It was a ridiculous scheme, sure to fail, and Mishima–who was no fool–must have known that. Yet he went ahead with it. We can only assume that he knew how it would have to end, and that he wanted it to end precisely as it did.

On November 25, 1970, Mishima was awake and up early with the songbirds. Yoko, his wife, was out of the house, having taken the children to school. He dressed carefully, donning a fundoshi and his Tatenokai uniform. He assembled the items he was taking with him: a brown attache case, which contained a number of daggers, some papers, and a long samurai sword. He placed the final manuscript of The Decay of the Angel on a table in the hallway, in an envelope addressed to the publisher: they were scheduled to come pick it up later in the day. He then made a few phone calls to friendly reporters, hinting that something big was in the works—without saying precisely what was going to happen—and told them to show up at the Ichigaya base of the Japanese defense force in the center of Tokyo. As the morning wore on, a young man in the uniform of the Tatenokai walked through the garden to the front door: Mishima greeted him, and handed him three envelopes, with instructions that these should be taken out to the waiting car and read by the four members of the Tatenokai who had been chosen to accompany him on his final dip in the rive of action. Then he gathered up his briefcase, and left the house.

General Mashita, commander of the Eastern Army, was waiting for his visitors when they arrived at the base, and they were led into his office. After a few preliminary pleasantries, Mishima took off his sword, hanging in its scabbard on his belt, and placed it against the chair as he sat down.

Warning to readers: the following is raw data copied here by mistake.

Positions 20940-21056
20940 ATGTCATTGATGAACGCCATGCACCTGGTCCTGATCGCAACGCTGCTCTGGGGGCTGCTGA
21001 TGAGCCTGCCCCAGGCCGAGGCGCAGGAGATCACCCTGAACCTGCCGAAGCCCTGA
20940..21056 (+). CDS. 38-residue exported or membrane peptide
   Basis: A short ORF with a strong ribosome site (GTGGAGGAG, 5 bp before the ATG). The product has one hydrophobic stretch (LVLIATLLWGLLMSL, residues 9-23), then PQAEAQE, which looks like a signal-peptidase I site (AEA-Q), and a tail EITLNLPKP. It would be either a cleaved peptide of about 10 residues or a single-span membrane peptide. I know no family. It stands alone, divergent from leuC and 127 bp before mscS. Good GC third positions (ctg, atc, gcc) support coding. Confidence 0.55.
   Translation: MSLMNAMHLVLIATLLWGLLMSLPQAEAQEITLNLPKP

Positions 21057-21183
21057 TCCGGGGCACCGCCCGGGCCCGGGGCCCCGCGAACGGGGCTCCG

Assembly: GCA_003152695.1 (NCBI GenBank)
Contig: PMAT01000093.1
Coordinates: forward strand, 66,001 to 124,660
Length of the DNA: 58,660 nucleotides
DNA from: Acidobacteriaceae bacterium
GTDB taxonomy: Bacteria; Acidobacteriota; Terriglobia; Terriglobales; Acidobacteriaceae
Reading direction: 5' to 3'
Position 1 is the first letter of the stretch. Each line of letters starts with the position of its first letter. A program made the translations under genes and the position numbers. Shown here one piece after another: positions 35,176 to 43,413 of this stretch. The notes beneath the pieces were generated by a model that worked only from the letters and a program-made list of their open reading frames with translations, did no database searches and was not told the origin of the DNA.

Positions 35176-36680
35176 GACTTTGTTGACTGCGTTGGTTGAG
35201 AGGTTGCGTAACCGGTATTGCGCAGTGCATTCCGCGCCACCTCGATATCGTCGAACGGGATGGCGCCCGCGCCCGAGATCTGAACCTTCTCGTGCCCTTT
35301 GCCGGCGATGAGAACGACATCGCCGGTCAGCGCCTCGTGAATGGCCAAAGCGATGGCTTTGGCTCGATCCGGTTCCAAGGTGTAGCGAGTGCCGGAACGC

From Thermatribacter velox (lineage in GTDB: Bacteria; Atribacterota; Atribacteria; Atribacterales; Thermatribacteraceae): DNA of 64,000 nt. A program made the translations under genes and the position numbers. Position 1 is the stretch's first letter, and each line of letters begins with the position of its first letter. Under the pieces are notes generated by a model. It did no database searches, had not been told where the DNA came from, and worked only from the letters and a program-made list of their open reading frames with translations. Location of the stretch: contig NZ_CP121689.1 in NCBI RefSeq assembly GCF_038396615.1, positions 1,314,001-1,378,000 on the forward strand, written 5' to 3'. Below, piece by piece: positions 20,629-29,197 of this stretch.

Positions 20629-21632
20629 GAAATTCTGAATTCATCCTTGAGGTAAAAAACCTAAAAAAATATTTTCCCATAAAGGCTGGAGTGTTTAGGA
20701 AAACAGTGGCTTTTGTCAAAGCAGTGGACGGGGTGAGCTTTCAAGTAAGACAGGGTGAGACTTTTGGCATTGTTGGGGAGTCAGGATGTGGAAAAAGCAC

“Tell me,” said General Mashita, “what is this sword you have with you? Did anyone ask you about it on the way in? I am not very clear about the rules on swords, as we don’t carry them anymore ourselves.”

Mishima assured him it was okay, and began to talk about the sword: an antique, made in the seventeenth century by the famous classical smith Seki no Magoroku. “Would you like to see it?”

Mashita indicated that he would, and as he held it, one of the Tatenokai inched forward, according to the plan. Mishima said to the young man: “A handkerchief?” This was the cue, and Mishima’s young follower moved toward the General, who, oblivious to the hidden meaning of the scene playing out before him, returned to his desk to get a tissue with which to wipe the sword. There was more small talk as Mashita examined the blade after wiping it, remarking that he had never seen such a superb weapon in private hands. Mishima looked at his flustered acolyte, who took the hint and moved toward the General, stepped behind him and reached for the General’s neck ….